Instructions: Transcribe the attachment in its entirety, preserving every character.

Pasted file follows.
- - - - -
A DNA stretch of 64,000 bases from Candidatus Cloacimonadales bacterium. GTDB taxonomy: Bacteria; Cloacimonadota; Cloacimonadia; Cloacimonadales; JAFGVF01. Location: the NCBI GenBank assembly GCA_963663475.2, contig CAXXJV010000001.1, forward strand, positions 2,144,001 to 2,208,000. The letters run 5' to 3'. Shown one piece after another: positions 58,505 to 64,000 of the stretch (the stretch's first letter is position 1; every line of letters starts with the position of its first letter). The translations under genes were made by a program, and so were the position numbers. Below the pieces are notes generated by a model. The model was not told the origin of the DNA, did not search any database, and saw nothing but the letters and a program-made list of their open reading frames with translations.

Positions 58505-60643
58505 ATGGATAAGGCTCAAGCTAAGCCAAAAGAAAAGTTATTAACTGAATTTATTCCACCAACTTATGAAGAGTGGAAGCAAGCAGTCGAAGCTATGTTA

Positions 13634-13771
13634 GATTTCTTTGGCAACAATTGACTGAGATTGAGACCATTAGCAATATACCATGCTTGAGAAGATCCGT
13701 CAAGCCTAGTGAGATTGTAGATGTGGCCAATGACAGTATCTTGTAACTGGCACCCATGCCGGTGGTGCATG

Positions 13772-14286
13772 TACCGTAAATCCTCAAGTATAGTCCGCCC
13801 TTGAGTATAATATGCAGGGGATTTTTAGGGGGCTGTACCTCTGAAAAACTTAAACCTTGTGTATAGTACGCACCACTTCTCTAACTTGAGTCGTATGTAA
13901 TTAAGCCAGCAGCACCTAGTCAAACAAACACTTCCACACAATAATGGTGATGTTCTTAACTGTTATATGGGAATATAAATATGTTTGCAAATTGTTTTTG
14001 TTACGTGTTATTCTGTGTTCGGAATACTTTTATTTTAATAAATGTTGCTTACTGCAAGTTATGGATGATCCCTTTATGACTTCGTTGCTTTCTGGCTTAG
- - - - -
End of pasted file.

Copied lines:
A DNA stretch of 64,000 bases from Candidatus Cloacimonadales bacterium. GTDB taxonomy: Bacteria; Cloacimonadota; Cloacimonadia; Cloacimonadales; JAFGVF01. Location: the NCBI GenBank assembly GCA_963663475.2, contig CAXXJV010000001.1, forward strand, positions 2,144,001 to 2,208,000. The letters run 5' to 3'. Shown one piece after another: positions 58,505 to 64,000 of the stretch (the stretch's first letter is position 1; every line of letters starts with the position of its first letter). The translations under genes were made by a program, and so were the position numbers. Below the pieces are notes generated by a model. The model was not told the origin of the DNA, did not search any database, and saw nothing but the letters and a program-made list of their open reading frames with translations.

Positions 58505-60643
58505 ATGGATAAGGCTCAAGCTAAGCCAAAAGAAAAGTTATTAACTGAATTTATTCCACCAACTTATGAAGAGTGGAAGCAAGCAGTCGAAGCTATGTTA

Positions 13634-13771
13634 GATTTCTTTGGCAACAATTGACTGAGATTGAGACCATTAGCAATATACCATGCTTGAGAAGATCCGT
13701 CAAGCCTAGTGAGATTGTAGATGTGGCCAATGACAGTATCTTGTAACTGGCACCCATGCCGGTGGTGCATG

Positions 13772-14286
13772 TACCGTAAATCCTCAAGTATAGTCCGCCC
13801 TTGAGTATAATATGCAGGGGATTTTTAGGGGGCTGTACCTCTGAAAAACTTAAACCTTGTGTATAGTACGCACCACTTCTCTAACTTGAGTCGTATGTAA
13901 TTAAGCCAGCAGCACCTAGTCAAACAAACACTTCCACACAATAATGGTGATGTTCTTAACTGTTATATGGGAATATAAATATGTTTGCAAATTGTTTTTG
14001 TTACGTGTTATTCTGTGTTCGGAATACTTTTATTTTAATAAATGTTGCTTACTGCAAGTTATGGATGATCCCTTTATGACTTCGTTGCTTTCTGGCTTAG